Without a vote by Congress, of course. That’s not the Obama way.
The Federal Communications Commission is about to usher in the most dramatic government intervention in the Internet in two decades — heralding a liberal shift toward greater oversight of one of the nation’s most important economic engines.
Majority Democrats at the agency are expected to vote Thursday to approve FCC Chairman Tom Wheeler’s net neutrality plan, which will regulate broadband like a public utility to ensure all Web traffic is treated equally. They’re also poised to encourage towns and cities to compete with the dominant telecom companies in providing Internet service to consumers.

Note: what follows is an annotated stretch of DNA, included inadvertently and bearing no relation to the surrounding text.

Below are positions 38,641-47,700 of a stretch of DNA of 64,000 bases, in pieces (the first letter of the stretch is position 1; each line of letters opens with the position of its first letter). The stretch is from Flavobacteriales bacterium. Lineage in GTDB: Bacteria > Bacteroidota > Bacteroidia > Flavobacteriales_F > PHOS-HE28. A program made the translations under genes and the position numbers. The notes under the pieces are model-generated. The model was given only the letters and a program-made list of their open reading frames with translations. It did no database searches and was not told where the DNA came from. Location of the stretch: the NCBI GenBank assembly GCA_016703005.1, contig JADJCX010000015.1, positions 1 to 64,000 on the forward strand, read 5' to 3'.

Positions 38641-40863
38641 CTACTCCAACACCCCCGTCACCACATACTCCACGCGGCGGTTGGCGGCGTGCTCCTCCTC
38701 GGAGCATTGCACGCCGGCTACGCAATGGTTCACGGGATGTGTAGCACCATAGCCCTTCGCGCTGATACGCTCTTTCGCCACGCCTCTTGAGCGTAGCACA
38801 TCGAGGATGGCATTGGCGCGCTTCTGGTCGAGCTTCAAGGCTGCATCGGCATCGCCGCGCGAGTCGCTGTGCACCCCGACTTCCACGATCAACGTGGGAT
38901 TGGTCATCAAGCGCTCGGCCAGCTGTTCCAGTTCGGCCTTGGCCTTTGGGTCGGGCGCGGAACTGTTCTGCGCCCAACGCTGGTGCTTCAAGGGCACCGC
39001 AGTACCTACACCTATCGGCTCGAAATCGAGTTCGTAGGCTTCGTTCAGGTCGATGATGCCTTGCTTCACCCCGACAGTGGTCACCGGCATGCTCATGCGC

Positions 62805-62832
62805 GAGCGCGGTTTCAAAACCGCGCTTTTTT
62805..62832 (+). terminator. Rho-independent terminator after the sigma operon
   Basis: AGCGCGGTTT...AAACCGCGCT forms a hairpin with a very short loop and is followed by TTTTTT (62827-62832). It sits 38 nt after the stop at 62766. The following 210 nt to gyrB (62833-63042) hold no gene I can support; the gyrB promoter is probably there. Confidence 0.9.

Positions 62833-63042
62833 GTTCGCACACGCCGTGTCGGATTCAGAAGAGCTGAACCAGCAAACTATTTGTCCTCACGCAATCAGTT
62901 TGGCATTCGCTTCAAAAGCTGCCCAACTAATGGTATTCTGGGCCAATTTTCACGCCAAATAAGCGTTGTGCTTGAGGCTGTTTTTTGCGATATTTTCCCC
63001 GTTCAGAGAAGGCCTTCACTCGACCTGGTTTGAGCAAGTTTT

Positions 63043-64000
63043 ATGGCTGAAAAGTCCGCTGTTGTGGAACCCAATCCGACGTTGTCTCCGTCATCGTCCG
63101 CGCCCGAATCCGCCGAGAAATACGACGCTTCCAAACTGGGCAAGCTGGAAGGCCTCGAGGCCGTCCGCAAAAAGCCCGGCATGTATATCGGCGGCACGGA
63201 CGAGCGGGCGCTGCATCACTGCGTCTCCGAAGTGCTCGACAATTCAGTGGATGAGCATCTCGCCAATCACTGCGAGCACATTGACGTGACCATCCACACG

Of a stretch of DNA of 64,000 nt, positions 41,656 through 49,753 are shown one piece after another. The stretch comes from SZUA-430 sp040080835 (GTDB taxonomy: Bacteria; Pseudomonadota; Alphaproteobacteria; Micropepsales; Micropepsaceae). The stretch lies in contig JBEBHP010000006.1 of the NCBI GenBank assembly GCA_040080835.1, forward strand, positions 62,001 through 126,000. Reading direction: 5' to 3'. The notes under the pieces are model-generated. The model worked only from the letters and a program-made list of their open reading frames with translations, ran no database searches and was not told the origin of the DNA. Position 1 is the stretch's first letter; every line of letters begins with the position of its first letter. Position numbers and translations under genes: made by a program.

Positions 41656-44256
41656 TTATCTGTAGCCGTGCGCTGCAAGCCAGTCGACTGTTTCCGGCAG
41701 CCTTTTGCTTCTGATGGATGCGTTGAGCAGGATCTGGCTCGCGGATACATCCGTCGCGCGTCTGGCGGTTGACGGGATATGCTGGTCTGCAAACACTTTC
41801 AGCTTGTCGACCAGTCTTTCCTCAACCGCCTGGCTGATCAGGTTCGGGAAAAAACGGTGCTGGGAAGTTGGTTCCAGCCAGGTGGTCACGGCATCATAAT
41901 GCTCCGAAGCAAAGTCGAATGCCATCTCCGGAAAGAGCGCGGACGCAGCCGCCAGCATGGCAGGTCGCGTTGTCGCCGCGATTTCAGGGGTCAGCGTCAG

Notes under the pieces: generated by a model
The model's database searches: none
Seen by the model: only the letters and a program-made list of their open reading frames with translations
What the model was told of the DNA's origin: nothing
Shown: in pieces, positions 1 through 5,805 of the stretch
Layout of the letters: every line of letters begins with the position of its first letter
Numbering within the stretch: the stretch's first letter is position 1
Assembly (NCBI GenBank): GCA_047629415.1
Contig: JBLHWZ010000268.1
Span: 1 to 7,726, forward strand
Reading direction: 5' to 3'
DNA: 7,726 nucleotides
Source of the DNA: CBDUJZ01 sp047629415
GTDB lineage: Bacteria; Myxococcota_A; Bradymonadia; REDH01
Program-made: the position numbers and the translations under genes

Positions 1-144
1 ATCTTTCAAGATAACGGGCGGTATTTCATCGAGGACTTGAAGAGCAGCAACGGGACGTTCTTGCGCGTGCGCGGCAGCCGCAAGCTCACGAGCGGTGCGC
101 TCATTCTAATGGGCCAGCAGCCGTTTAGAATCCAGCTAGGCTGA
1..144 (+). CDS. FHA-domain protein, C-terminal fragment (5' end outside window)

Taken together, the two moves, which are vehemently opposed by the FCC’s two Republican members, represent a seismic shift in the relationship between the government and the companies that run the Internet — and mark the biggest change to communications policy since the 1996 Telecom Act.